Title: Wink Poppy Midnight
Author: April Genevieve Tucholke
Publisher: Dial Books
Release Date: March 22nd 2016
“Every story needs a hero.
Every story needs a villain.
Every story needs a secret.
Wink is the odd, mysterious neighbor girl, wild red hair and freckles. Poppy is the blond bully and the beautiful, manipulative high school queen bee. Midnight is the sweet, uncertain boy caught between them. Wink. Poppy. Midnight. Two girls. One boy. Three voices that burst onto the page in short, sharp, bewitching chapters, and spiral swiftly and inexorably toward something terrible or tricky or tremendous.
What really happened?
Someone is lying.“
“Sometimes people just leave, Midnight. They realize they are on the wrong path, or that they are in the wrong story, and they just go off in the middle of the night and leave.”
I finished April Genevieve Tucholke’s novel Wink Poppy Midnight and had to pause a moment afterward to ponder exactly what it was I had read. If you’re looking for a novel with a straight-forward plot, a clear focus and neat conclusion, this novel isn’t for you. Wink Poppy Midnight reads like a mystery novel with paranormal elements. You’re left guessing what is true and what isn’t, if you can believe the ghost stories and tarot card readings or if it’s just an eccentric interest for the characters. I went into this novel knowing very little about what it was about, save for the pithy synopsis on the dust jacket and it wasn’t until half way through the book that a definitive conflict emerges. But just when you think you know what is going on, you inevitably get thrown for a loop. In the end, I’m not sure I’ve fully comprehended what happened in the novel, but I’m left dazzled by Tucholke’s writing and her wayward characters.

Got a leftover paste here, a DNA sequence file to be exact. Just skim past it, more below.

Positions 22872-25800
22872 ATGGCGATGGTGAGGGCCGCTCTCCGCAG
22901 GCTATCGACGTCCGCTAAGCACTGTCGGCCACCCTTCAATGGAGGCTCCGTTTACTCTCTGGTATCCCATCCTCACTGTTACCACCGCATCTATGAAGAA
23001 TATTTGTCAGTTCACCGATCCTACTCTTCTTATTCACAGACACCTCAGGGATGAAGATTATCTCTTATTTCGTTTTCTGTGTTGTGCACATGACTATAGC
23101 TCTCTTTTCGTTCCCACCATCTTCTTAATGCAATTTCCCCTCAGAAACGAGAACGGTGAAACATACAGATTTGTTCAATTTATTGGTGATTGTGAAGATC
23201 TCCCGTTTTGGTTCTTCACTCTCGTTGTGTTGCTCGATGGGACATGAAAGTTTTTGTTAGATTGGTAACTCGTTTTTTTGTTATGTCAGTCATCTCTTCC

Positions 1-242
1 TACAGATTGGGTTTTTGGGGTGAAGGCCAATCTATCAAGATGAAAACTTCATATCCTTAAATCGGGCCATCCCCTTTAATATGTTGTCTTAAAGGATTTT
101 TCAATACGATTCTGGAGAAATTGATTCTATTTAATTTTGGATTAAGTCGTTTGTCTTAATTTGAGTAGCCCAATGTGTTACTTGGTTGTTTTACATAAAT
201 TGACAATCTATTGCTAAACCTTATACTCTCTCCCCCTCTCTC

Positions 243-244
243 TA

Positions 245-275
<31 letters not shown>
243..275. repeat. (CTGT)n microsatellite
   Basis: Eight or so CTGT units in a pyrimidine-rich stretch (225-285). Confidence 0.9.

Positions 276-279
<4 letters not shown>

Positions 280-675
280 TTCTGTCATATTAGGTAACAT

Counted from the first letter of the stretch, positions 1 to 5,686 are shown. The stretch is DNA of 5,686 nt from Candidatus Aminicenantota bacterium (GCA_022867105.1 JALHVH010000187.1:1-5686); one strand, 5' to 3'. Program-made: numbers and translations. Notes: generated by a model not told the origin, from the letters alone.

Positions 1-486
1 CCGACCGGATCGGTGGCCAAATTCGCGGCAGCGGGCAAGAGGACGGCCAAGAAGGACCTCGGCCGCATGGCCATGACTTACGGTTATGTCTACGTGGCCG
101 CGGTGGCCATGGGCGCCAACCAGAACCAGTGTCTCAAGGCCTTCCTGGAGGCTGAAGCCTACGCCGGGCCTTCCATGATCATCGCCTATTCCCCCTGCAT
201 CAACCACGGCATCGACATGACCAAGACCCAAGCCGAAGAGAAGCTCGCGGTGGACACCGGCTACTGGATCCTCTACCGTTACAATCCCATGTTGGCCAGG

What Wink Poppy Midnight lacks in plot it makes up for in character study. Tucholke’s three main leads are stark contrasts of one another with distinct voices and unreliable narratives. Midnight’s perspective largely takes place in the present. When the story is told through his point of view, the plot feels like it’s moving forward. This is an interesting choice because much of Midnight’s identity is a rooted in his past: his mother’s abandonment, the longing for his brother, and his tumultuous relationship with Poppy.
If you were to imagine a caricature of a beautiful, spoiled rich girl who is used to getting what she wants, you’d picture someone like Poppy. She’s unapologetic in her narcissism, cruel and calculating. A self-proclaimed bully, there isn’t much to like about her character, but her voice is the most compelling of the three. Her perspective focuses on the past and has scenes of introspection that you wouldn’t expect from someone who appears to very much live in the now. By the end of the novel, I’m not entirely sure I learned to sympathize with the character, but I did learn to see her in a different way than how she’s first presented at the beginning of the novel.
Wink’s perspective might have been my favorite. There’s an untainted innocence to her character, especially in how she views other people, that really draws you in. There’s also a dreamy element to her voice that feels fantastical as her love for stories often has her imagining the world to be very different than what it is. She and her family are delightfully strange and if this novel revolved solely around the Bell family, I wouldn’t complain.
Wink Poppy Midnight is not for every reader. Tucholke’s novel has that same atmospheric tone I usually associate with magical realism. Much of the conflict takes place within the characters themselves and for some this may feel like the story is underdeveloped. For me, the novel’s reliance on its characters, who are unlikable, strange, yet so intriguing, make it far too fascinating a story to dislike.